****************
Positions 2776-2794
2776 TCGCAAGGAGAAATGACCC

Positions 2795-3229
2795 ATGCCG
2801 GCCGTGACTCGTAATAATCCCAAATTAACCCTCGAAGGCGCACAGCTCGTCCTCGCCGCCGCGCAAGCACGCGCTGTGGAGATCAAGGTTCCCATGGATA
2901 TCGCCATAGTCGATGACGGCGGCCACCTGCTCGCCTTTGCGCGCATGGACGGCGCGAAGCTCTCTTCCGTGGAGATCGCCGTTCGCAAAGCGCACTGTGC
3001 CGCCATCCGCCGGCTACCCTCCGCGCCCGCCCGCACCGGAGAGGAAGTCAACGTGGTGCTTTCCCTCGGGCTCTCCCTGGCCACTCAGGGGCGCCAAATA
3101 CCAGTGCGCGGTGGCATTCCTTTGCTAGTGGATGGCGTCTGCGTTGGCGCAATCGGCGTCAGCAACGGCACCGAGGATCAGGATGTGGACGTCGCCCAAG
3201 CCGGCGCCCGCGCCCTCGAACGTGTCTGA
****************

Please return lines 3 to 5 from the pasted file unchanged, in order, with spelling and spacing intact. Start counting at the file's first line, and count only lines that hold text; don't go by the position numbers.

Positions 2795-3229
2795 ATGCCG
2801 GCCGTGACTCGTAATAATCCCAAATTAACCCTCGAAGGCGCACAGCTCGTCCTCGCCGCCGCGCAAGCACGCGCTGTGGAGATCAAGGTTCCCATGGATA